Bringing a Long-Past Era Back to Life
But, with his near perfect re-creation of period language and perceptions, readers enjoyed the soothing, and illuminating, perspective of life as it unwound at a less bewildering pace--when a letter might not be delivered for six months so one had time to compose it properly, and when an insult was judged not by the size of its exclamation point but by how carefully it was composed to resemble a flowery compliment with a razor blade buried in the tail end.
When the author came to prominence, his face was already deeply lined with age. He was an inspiration for those who hoped that their greatest success would arise later in life. He began the Aubrey-Maturin series in 1969 with " Master and Commander” at the age of 54. Twenty years later, the books were still virtually unknown in America.
First attempts to publish the series in the United States fizzled. Then Starling Lawrence, editor in chief of W.W. Norton & Co., heard about the writer by word of mouth and began lovingly issuing the volumes in 1990. The next year, when O’Brian was 76, a review in the New York Times called his work “the best historical novels ever written.”
“Unique is certainly close to the mark,” Lawrence said of the writer, who became his close friend. “I have been asked to make comparisons, but there are no useful comparisons to be made; his work, its structure, is very old fashioned, and it contains the elements that deserve to be called great literature.”
By the end of the decade, O’Brian was on the best-seller lists with worldwide sales exceeding 3 million. The last of his visits to the United States occurred in November, when O’Brian came to New York and hobnobbed at the New York Yacht Club with the likes of Walter Cronkite and William F. Buckley Jr. He was standoffish about fame, however. To hear him tell it, what he enjoyed most about the trip was going to the Central Park Zoo to see polar bears and penguins.
He insisted that his own life was unimportant compared to his work. Few of his fans listened, of course. And he surely knew better. Earlier in his career, he wrote a well-received book called “Picasso: A Biography,” and thus understood that artists, when they achieve renown, are likely to become as absorbing as their art.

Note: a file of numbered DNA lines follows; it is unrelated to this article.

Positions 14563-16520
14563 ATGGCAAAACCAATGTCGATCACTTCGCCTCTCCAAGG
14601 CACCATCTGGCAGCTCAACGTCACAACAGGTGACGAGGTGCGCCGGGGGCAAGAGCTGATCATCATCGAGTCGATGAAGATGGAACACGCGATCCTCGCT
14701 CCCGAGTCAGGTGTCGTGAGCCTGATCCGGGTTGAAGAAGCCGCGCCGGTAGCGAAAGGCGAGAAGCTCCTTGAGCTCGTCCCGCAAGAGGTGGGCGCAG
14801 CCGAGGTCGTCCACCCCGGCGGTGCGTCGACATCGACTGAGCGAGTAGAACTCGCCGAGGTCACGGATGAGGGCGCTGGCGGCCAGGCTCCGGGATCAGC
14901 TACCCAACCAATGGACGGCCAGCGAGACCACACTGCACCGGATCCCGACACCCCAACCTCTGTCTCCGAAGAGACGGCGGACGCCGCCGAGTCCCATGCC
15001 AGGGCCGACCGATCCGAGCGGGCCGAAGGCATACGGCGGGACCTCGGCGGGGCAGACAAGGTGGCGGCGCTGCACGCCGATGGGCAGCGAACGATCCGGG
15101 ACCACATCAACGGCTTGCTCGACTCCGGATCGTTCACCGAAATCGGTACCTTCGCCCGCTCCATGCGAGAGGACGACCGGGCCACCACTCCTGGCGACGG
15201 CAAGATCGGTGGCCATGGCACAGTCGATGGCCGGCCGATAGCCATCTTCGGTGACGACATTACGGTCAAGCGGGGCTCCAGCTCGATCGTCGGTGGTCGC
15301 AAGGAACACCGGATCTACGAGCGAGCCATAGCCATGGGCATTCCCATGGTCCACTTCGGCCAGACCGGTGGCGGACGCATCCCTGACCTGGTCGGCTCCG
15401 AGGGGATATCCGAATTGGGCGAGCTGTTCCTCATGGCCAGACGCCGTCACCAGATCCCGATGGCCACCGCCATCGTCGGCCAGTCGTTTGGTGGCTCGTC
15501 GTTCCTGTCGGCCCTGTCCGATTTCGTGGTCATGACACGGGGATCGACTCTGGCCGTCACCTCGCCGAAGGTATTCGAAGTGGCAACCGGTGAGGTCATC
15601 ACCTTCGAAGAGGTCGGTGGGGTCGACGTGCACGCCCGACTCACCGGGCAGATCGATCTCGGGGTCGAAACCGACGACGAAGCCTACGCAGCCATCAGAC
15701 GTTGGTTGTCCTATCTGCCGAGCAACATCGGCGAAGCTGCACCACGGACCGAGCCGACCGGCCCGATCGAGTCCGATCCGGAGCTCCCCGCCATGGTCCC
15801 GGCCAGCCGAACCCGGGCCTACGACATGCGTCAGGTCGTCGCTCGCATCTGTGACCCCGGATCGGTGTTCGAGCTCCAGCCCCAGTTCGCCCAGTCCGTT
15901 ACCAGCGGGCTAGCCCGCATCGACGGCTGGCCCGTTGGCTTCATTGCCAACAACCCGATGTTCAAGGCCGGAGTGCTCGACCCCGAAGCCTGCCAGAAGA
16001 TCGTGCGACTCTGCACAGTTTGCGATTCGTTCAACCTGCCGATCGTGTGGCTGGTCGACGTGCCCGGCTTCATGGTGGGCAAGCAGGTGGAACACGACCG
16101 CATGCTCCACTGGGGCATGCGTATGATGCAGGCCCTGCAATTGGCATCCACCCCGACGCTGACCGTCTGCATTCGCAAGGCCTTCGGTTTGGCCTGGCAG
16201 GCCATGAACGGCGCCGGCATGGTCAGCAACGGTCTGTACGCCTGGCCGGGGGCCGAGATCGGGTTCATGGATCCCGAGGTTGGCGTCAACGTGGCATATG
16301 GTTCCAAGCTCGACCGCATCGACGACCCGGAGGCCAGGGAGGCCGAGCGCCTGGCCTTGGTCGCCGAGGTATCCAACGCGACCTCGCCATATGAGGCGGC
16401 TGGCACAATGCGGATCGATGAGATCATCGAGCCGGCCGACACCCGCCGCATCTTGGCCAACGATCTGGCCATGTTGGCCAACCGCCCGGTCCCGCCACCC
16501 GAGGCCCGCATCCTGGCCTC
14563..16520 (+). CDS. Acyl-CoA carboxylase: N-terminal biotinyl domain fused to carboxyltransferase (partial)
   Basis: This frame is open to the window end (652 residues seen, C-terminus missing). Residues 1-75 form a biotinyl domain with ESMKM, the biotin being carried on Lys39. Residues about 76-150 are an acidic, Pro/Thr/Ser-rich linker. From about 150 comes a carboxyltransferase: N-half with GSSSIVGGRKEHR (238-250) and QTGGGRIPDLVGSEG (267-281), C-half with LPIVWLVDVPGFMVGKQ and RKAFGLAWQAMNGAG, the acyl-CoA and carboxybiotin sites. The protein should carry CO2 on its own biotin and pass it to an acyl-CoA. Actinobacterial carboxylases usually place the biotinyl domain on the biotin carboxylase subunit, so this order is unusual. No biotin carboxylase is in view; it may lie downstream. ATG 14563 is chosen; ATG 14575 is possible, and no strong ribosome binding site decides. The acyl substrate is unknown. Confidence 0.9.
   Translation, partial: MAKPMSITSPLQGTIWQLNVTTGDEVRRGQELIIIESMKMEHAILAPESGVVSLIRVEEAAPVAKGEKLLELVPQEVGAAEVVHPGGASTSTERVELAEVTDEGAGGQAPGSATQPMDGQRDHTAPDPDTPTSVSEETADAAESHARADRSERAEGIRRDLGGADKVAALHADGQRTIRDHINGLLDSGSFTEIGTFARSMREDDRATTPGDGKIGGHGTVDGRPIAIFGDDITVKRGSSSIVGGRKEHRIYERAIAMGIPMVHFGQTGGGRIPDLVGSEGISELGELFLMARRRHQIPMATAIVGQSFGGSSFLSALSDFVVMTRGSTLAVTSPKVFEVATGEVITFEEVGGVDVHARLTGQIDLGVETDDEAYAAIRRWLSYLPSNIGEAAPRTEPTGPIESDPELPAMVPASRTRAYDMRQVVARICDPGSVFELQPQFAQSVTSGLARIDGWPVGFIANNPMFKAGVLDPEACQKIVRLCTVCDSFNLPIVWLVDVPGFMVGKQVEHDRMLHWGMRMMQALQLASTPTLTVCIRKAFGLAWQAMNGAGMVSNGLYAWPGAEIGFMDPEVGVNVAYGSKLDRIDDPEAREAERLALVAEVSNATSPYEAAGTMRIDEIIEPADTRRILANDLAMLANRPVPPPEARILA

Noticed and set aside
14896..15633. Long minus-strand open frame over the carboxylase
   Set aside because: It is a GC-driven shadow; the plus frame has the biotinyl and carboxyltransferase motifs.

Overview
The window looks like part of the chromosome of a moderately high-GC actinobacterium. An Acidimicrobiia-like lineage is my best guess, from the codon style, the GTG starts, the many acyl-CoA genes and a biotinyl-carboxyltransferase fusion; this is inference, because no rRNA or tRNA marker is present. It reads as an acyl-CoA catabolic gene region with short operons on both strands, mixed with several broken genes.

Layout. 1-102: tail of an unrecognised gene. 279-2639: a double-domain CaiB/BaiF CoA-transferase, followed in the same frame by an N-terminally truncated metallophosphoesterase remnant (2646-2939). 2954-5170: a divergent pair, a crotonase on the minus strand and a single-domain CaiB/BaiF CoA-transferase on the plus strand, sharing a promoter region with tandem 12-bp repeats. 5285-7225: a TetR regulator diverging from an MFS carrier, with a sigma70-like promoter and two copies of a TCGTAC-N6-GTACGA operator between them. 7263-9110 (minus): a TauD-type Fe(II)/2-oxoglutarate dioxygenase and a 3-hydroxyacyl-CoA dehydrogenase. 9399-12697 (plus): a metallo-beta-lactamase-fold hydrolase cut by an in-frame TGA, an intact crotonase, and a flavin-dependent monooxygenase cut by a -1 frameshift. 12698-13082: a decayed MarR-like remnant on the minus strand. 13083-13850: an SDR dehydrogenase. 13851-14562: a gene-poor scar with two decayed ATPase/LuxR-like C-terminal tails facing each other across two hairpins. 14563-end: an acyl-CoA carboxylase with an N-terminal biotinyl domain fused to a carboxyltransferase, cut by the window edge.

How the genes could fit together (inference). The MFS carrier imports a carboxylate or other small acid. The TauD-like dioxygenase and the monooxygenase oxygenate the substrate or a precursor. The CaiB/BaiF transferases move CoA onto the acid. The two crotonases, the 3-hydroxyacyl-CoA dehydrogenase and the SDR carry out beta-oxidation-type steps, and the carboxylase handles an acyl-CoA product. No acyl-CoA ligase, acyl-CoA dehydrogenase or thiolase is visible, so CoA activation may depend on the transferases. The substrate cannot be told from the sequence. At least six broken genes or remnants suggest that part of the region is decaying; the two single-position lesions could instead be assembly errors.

In 1998, O’Brian fans were delighted to learn that the author’s fertile imagination had created a fiction of his own life. He had always been parsimonious in what he revealed of himself, leading people to believe he was a bookish Irish Catholic who married, moved to Wales and then to rural France. He served in World War II as an ambulance driver during the blitz and in some unspecified capacity for British intelligence.
Those who dug into his past found he was actually born in London as Richard Patrick Russ and raised a Protestant. He had a previous marriage, two children and a three well-reviewed books of fiction. In 1945, for reasons never fully explained, he remade himself into Patrick O’Brian and started his literary life anew.
His biographer, Dean King, author of the forthcoming book “Patrick O’Brian: A Life Revealed,” to be published by Henry Holt, said the writer walked away from his first marriage and a grievously ill child and then, feeling guilty, set about “putting the past behind him.” King said the author is survived by a son with whom he had not spoken in 31 years.
King said O’Brian’s achievement was a “great example of the artistic. He gave us some of the most profound writing ever about love and friendship. Yet, in life, he did not have great quantities of either.”
In addition to the Aubrey-Maturin series and his Picasso book, O’Brian wrote a biography of 18th century botanist Joseph Banks, other novels, a book of stories and an account of shipboard life in Lord Nelson’s navy. He also was a prolific translator.
Two of O’Brian’s early works, originally written under the name Richard Russ, are to be republished in April: “Caesar,” the author’s first work, a short, fantastical story of natural history written when O’Brian was 14 and published when he was 16, and " Hussein,” a picaresque, Kipling-like adventure story set in India during the British colonial era.